Guest Feature by Dr John Wynn-Jones: The Four Seasons

Dr John Wynn-Jones is well known in WONCA circles and immediate past chair of the WONCA Working Party on Rural Practice. During the COVID-19 crisis he has been writing a daily 'Rural Miscellany' email with poems and resource ideas to help and divert us in this difficult time. He graciously agreed to write a guest column for WONCA News this month.

I get up early each morning and go for a short walk along the river by my house keeping my distance from anyone that I meet. This morning was a particularly bright sunny spring day and it is truly ironic that we find ourselves in isolation and solitude during one of the most beautiful springs in recent years. This morning as I walked, I listened to Vivaldi’s Four Seasons. This joyful music lifted my mood and I began to wonder whether illness and the plague would have impacted on the thriving creative environment that developed during the glorious age of the Venetian Republic. Can the arts flourish at a time of pestilence and are the two mutually exclusive?

Antonio Lucio Vivaldi was born in born in Venice in 1678. His father was a renowned violinist and he grew up in a musical family. At the age of 15, he began to study for the priesthood, and was ordained as a priest in 1703. Vivaldi wrote over 500 instrumental concertos and sacred choral works. He also composed some 40 operas but he probably now known mostly for The Four Seasons (Le Quattro Stagioni). The work is a group of four violin concerti, each representing a season of the year. He also published 4 sonnets, one to accompany each concerto.

Outbreaks of the plague were commonplace across Europe at the time, causing widespread panic and fear. Venice was particularly prone due to it being maritime gateway and having a damp waterlogged environment. Between 1456 and 1528, there were fourteen documented plague outbreaks in the city. One of the victims of the 1510 outbreak was the young Giorgione, one of the city’s most celebrated painters. The 1630 plague was the most devastating, killing a third of the city’s population. The memories of that epidemic had a major economic impact on the republic and were still relatively fresh when Vivaldi was born a couple of generations later. It is probable that the repeated outbreaks contributed to the economic decline and eventual downfall of the republic.

Lazzaretto Vecchio, an island in the Lagoon is believed to be the world's first lazaret—a quarantine colony intended to help prevent the spread of infectious diseases. It helped Venice recover more quickly, was opened during outbreaks and its presence helped the city recover more quickly. When plague struck the city, everybody sick or showing any suspect symptom were restricted on the island until they recovered or died

One of the images associated with the plague was that of the Plague Doctor. These physicians specialised in treating victims of the plague. They were public servants hired in towns and cities when the plague struck. Their duties were to treat and cure victims and bury the dead. They wore a particular costume and mask to ward off infection and bizarrely has some resemblance to the PPE of today. They were also responsible for cataloguing and recording the outbreaks

What impact did the plague have on the culture of Venice? By the time of Vivaldi, the republic had already been in decline as a trading power. Some of this was due to the impact on the economy, the workforce and its fighting capability. Instead Venice was becoming a city of culture, a visitor attraction and fashion setter. Every time that the city was riven by plague, relieved and terrified citizens gave money to build plague churches in the hope that this would save them. These churches contributed to the architectural splendour of the city. This mood was also captured in art (through the sacred works of painters such as Titian and Tintoretto) and in the music of composers such as Vivaldi. The influence on Vivaldi was exemplified in some of his sacred and sombre music such as The Credo. It’s difficult not to draw some comparisons with the world that we find ourselves in now and our impotence in dealing with a modern 21st century plague.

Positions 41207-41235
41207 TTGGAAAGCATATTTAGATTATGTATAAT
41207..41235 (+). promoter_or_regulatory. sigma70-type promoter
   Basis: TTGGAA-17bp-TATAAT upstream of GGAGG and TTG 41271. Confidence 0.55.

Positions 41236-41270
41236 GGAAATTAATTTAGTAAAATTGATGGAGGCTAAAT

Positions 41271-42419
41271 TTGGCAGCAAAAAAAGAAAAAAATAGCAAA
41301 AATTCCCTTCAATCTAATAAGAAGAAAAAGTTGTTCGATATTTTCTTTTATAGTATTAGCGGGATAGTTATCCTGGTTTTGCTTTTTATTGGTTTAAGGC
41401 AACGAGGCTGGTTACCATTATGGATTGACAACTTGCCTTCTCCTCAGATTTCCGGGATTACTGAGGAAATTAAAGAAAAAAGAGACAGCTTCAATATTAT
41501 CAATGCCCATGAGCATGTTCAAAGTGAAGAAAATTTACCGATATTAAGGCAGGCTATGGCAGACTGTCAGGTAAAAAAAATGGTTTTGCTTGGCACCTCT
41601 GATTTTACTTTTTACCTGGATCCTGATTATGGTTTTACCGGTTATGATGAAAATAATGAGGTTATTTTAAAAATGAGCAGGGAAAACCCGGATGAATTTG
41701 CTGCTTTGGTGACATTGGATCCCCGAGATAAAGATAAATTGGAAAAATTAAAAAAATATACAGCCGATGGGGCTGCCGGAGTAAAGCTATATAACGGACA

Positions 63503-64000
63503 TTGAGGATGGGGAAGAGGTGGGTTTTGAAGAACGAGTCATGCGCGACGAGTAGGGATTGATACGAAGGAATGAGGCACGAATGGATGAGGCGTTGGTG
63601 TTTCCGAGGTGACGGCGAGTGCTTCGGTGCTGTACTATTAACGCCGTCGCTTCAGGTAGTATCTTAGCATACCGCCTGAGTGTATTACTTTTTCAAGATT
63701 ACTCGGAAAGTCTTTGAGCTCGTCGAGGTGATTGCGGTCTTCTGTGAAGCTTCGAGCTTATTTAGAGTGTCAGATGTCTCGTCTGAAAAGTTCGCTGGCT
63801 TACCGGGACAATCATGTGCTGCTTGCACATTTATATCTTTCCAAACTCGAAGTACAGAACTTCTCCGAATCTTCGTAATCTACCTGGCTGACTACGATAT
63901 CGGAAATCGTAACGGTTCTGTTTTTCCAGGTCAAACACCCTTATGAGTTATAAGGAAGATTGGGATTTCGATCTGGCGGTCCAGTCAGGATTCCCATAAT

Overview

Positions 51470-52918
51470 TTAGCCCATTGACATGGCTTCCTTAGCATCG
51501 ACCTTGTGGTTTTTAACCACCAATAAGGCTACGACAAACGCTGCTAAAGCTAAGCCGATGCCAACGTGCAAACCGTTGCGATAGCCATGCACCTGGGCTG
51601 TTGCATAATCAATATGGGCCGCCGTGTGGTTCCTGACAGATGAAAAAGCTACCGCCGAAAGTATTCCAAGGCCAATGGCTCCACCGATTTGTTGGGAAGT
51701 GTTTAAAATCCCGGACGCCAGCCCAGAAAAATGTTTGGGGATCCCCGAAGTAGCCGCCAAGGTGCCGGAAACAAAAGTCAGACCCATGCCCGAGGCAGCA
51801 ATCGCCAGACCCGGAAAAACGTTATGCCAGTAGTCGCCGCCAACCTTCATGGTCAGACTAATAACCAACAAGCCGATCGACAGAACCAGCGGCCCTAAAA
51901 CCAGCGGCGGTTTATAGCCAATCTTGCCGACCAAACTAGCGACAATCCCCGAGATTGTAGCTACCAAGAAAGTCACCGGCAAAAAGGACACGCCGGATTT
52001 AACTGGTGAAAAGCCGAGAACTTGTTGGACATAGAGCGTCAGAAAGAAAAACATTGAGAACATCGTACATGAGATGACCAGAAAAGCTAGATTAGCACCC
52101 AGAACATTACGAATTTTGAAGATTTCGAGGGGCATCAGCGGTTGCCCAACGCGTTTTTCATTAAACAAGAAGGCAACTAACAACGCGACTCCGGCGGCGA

Finaly let us return to the happy and enjoyable music of the Four Seasons and in particular Spring and Summer and I leave you with his sonnets to those two seasons. Let’s hope that we can soon return to enjoying the seasons ourselves.

La Primavera (Spring)

Festive Spring has arrived,
The birds salute it with their happy song.
And the brooks, caressed by little Zephyrs,
Flow with a sweet murmur.
The sky is covered with a black mantle,
And thunder, and lightning, announce a storm.
When they are silent, the birds
Return to sing their lovely song.
And in the meadow, rich with flowers,
To the sweet murmur of leaves and plants,
The goatherd sleeps, with his faithful dog at his side.
To the festive sound of pastoral bagpipes,
Dance nymphs and shepherds,
At Spring's brilliant appearance.

L'Estate (summer)

Under a hard Season, fired up by the Sun
Languishes man, languishes the flock and burns the pine
We hear the cuckoo's voice;
then sweet songs of the turtledove and finch are heard.
Soft breezes stir the air but threatening
the North Wind sweeps them suddenly aside.
The shepherd trembles,
fearing violent storms and his fate.
The fear of lightning and fierce thunder
Robs his tired limbs of rest
As gnats and flies buzz furiously around.
Alas, his fears were justified
The Heavens thunders and roar and with hail
Cuts the head off the wheat and damages the grain.

Listen to you own version or the International Orchestra of Geneva's version here.